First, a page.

Malgosia Turzanska’s costumes thread the needle between high fantasy and grungy realism, set against Jade Healy’s muddy, evocative production design. The score, a haunting mix of clattering tones and ancient song courtesy of longtime Lowery collaborator Daniel Hart, fills the air with the sense that this world is bigger and more mysterious than we can possibly ken.

The Green Knight (A24) Dev Patel David Lowery
The Green Knight (A24)

Why Greatness? Why Is Goodness Not Enough? In the middle of all this is Patel, giving one of the most invigorating performances of his career as a Gawain both deeply flawed and aspiring for greater for himself. He’s a boy striving to become a man, seeing his chance for glory in the Green Knight’s challenge but flinching at the consequences.

The Internet (and a media-savvy A24) have played up Patel’s drop-dead sexiness, and they’re right to: Lowery’s camera definitely appreciates the way Patel fills out a tunic. (If you’re worried about movies becoming too puritanical nowadays, watch this on the big screen. It may be one of the only movies of the 21st century to depict post-nut clarity.)

But more than that, Patel’s Gawain feels like a chivalric Arthurian hero as written by Paul Schrader: flawed, deeply naive, and filled with an internal turmoil that befits his impossible situation. The film’s many chapters (illustrated by stylized intertitles that fill in the “Sir Gawain and…” prompt with which it opens) serve him one test after another to test his spiritual mettle. In one, he pays insufficient gratitude to a passing peasant (Barry Keoghan, manic and unsettling as always) who preys upon his doe-eyed innocence. In another, he’s tempted into betraying his courtly virtues by a lady (also Vikander) who promises untold pleasures while her lord (a sly, winking Joel Edgerton) goes hunting for the day.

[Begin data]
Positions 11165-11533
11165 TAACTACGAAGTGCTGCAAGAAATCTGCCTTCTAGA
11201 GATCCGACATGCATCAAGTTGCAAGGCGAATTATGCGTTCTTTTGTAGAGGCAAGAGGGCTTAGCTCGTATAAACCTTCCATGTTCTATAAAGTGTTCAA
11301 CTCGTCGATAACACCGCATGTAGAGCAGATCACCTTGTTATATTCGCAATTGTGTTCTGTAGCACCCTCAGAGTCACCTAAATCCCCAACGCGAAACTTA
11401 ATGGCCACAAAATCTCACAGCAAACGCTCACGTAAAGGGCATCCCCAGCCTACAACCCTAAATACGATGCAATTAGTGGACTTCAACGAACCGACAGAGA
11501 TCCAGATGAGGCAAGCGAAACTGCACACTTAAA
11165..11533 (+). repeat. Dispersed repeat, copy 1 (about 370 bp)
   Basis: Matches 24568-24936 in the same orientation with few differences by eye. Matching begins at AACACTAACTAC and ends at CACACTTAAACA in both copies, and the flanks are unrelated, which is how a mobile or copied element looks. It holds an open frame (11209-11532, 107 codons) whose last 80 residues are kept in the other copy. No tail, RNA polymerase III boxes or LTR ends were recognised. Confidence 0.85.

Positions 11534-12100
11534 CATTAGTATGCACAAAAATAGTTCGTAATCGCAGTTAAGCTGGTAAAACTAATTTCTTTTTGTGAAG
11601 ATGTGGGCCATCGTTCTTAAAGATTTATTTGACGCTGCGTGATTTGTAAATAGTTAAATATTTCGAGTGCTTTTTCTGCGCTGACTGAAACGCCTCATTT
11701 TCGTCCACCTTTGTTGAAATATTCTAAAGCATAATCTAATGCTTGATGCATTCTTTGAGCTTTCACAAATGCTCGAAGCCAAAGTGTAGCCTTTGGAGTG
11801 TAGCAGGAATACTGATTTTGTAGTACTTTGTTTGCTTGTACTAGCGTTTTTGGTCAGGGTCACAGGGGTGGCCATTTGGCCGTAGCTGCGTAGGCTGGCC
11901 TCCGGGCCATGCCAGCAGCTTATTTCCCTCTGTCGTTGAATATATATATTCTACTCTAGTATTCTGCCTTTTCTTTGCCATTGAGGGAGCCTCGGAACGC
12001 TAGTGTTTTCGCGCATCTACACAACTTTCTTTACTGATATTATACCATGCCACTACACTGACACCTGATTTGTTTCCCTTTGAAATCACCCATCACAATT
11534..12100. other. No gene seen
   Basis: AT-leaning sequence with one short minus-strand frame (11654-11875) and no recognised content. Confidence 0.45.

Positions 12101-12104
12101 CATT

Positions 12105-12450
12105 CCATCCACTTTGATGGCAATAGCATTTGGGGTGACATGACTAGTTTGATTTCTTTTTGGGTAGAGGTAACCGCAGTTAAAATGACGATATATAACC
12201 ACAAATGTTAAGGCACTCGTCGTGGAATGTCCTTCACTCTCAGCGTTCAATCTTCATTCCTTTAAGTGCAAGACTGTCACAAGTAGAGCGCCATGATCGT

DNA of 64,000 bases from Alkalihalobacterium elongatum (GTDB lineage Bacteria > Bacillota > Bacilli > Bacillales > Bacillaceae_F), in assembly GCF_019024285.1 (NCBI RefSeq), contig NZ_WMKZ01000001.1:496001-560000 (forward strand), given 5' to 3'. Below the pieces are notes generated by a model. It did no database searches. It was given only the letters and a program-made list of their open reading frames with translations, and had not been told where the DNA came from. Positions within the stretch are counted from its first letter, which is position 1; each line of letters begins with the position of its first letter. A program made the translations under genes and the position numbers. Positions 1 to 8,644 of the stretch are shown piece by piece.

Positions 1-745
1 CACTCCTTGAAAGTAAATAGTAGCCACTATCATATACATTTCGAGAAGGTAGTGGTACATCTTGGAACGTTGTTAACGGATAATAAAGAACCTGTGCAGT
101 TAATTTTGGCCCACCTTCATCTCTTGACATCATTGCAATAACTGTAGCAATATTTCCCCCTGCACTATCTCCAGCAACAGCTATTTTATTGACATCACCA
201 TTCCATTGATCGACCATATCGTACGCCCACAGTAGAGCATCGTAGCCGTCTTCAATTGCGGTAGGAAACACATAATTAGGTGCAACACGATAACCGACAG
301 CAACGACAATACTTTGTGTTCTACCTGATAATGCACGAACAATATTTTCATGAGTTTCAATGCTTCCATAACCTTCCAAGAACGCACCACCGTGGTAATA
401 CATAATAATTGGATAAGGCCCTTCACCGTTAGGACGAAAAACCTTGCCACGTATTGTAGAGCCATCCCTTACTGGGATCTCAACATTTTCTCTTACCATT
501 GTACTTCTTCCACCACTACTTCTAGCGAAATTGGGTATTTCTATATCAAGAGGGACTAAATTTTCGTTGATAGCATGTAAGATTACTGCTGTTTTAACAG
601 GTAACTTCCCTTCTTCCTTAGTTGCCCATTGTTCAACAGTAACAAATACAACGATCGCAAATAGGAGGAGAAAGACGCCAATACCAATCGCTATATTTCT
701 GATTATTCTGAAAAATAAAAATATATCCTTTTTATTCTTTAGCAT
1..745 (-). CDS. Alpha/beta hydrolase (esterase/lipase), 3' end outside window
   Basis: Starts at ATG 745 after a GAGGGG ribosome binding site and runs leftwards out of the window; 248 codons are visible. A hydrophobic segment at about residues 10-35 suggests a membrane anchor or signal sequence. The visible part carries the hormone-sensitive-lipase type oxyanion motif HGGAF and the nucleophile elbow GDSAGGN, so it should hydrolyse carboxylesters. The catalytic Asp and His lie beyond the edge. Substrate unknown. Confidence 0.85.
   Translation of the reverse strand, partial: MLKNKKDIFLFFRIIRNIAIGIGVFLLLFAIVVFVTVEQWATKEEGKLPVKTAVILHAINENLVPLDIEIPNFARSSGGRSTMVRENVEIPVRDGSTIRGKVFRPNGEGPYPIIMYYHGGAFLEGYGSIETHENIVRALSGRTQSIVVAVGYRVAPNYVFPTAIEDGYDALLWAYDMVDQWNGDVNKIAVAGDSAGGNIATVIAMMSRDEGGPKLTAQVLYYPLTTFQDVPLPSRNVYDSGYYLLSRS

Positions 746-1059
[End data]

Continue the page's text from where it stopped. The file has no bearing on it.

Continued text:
The Green Knight (A24) Dev Patel David Lowery
The Green Knight (A24)

In all of this, Gawain wrestles with his own insignificance, being so close to knighthood and greatness yet potentially undone by his own hubris and irresponsibility. He’s Antonius Block without the chess skills, a knight confused about the world but not yet willing to accept his inevitable demise. It’s a beautiful turn, Patel filling Gawain with a wide-eyed vulnerability that’s barely masked by knightly confidence.

The Verdict: The Green Knight has taken its own long, perilous journey to get to movie screens: after initial plans for the film to premiere at SXSW 2020 were kiboshed due to the COVID-19 pandemic, Lowery spent months re-editing the film to get it exactly right. As disappointing as it was to wait this long to see it, the final product seems to have been worth the effort.

The film is a slow, mournful rumination on our desires to live forever through story, song, and deed — a fitting adaptation from the director of A Ghost Story, another movie deeply interested in facing death head-on. (It’s also certain to be an unconventional Christmas classic for a certain breed of film fan, which I wholly endorse.) However you slice it, it’s an easy candidate for one of the year’s best.

Where’s It Playing? The Green Knight charges into theaters and challenges you to a Christmas-related test of mettle July 30th.